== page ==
God’s abilities are not limited by your problems and his grace is not limited by your sinfulness.
He loves you. Come to the Cross today.
Ó 2004 C. E. Briggs
Three men approached Jesus - a Pharisee, a rich man, and a beggar. They had one thing in common. Each one, in his own way, was unable to see. Two of them went home blind, but one received his sight.
The Pharisee did not see that Jesus is the promised Messiah. You may remember the Pharisees – the religious guys who kept trying to get Jesus to say something they could use to have Him arrested. They would ask a question designed to make Jesus look bad no matter what He answers. So they would ask Him about something everyone knows is wrong, and yet accepts as right. They chose the subject of divorce. Some things never change!
Jesus lovingly told the people that divorce is not a plan that God came up with. He said from the beginning of creation it was God’s plan that one man and one woman would join as one unit for one lifetime. But the heart of mankind has not always been sensitive to that plan.
And the Pharisee went home blind.
The rich man did not see his sinful condition. Like most people, he thought he was a pretty good person. But he was not comparing to the perfect standard of God’s holiness. The fact is we have all fallen short of God’s glory. It is only the righteousness of Jesus Christ that deserves eternal life. The rich man wanted to work out his own destiny. He had wealth and fame, and he wanted to add Jesus to all these other assets, but Jesus is not an add-on. God’s plan requires complete trust in the willing sacrifice of the Son of God Who fulfilled God’s perfect standard (John 3:16). Jesus offered the rich man a chance to become truly rich but first he had to discover how spiritually poor he really was. Jesus offered a lifeline, but the man had to release his grip on the things of this world, and he would not do it.
And the rich man went home blind.
Finally, the blind beggar did not see the physical world. And he cried out to Jesus. Jesus healed him and said, “Go your way.” The man instantly received his sight and followed Jesus. But Jesus did not say, “Follow Me.” He said, “Go your way.” Question is, “Is your way God’s way?” The beggar could see that his way led to a dead end, but God’s way to eternal life.
And the beggar received his sight and followed Jesus.
May God open our eyes today!
Ó 2004 C. E. Briggs
The eleventh chapter of Mark is a chapter of great things.
First, there is the scene of the Great Entry of the Lord into the City of David, Jerusalem. The modesty of this scene is amazing – a miracle working Carpenter, riding into town on a donkey surrounded by cheering crowds.
Then there is the surprising record of the Great Hunger recorded in verse twelve. “Jesus felt hungry.” That may be the most amazing paradox in history! The Commander of the winds and the waves - the Healer of the lame and the blind, “felt hungry!” How could it be? Some people see Jesus as just a man; some as part man and part God. But the Scriptures show Him to be 100% Man and 100% God. And that is why He understands what you are going through!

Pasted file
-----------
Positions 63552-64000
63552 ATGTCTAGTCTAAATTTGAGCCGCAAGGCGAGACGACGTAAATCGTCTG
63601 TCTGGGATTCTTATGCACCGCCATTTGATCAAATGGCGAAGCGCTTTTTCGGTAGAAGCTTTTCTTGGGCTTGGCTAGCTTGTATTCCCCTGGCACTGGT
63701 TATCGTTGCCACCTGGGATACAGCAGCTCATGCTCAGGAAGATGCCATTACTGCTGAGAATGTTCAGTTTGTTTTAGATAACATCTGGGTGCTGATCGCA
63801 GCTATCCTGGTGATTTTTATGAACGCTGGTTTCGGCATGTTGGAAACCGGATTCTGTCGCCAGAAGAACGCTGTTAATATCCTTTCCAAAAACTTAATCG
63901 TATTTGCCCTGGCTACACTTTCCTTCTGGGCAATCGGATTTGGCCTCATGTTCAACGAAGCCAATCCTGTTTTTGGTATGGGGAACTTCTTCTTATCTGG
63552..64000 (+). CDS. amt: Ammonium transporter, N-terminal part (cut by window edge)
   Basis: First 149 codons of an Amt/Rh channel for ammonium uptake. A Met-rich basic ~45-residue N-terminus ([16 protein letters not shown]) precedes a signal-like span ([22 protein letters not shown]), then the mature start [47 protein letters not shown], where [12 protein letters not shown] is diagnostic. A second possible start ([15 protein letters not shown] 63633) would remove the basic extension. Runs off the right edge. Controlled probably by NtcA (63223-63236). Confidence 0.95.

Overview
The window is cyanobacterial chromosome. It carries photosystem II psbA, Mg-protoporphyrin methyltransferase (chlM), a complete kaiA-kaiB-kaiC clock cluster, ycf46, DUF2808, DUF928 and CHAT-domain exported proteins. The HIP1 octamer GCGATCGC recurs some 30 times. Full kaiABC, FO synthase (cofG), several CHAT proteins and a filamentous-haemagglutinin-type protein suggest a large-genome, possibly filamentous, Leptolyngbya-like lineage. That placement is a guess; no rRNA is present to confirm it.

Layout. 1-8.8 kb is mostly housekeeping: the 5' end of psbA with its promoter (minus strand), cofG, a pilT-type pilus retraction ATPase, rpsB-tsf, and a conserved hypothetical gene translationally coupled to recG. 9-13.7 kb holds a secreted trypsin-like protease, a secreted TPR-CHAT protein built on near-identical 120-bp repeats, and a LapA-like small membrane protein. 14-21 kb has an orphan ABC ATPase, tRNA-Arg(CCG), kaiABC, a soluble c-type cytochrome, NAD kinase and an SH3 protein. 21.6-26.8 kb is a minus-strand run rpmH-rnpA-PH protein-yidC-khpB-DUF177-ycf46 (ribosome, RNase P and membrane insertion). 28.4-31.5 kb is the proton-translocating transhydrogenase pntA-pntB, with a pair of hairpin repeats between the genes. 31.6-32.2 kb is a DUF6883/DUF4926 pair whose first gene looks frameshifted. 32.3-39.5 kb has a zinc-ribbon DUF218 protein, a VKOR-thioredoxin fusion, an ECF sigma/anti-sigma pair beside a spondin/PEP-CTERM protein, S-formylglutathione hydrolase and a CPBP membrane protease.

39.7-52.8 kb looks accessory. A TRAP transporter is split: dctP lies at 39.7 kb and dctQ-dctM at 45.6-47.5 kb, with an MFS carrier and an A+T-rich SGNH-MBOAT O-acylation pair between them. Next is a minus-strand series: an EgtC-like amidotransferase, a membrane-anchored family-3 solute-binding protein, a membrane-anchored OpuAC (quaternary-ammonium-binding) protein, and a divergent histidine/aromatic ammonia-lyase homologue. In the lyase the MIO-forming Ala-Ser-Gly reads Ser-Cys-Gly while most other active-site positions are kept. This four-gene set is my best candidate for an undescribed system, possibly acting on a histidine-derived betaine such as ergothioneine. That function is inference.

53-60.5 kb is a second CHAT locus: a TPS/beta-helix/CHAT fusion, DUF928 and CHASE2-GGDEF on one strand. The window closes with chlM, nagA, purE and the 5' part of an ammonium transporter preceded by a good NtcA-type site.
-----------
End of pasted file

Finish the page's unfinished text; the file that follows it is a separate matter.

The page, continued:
Jesus responds to this hunger by walking over to a fig tree where He expects to find some fruit, but there is no fruit on the fig tree. And so He issues the Great Curse, “May no one ever eat fruit from you again!” The fig tree withers away (and the message to us is glaringly clear).
Then there is the record of His Great Anger as He violently drives the merchants from the Temple of the Lord. These greedy men hindered access to the mercy of God by making sure the spiritually needy could not worship God without first paying up. [I wonder what Jesus would do in some of today’s churches!]
The chapter ends with a Great Debate in which (once again) Jesus silences the priests and religious teachers who are trying to trap Him in His words.
Yes, Mark 11 is a chapter of great things, but the greatest thing is not the Great Entry, the Great Hunger, the Great Curse, the Great Anger, or the Great Debate. One thing is more important than capricious crowds, growling guts, fickled figs, greedy grubbers, and hushed hypocrites.
And that one thing is what Jesus taught. In fact, it may be the Greatest Teaching in history.
He began with words about faith and praying, and trusting God as your Provider. Then Jesus stops them all in their tracks with His next statement. He says,
“But when you are praying, first forgive anyone you are holding a grudge against, so that your Father in heaven will forgive your sins also.” (Vs. 25)
The Greatest Teaching from the Greatest Teacher is not a popular lesson. The mindset today is to pray for the bass boat or the mortgage payment (or the mortgage payment on the bass boat!). Who cares if we are angry with the neighbors? They deserve it!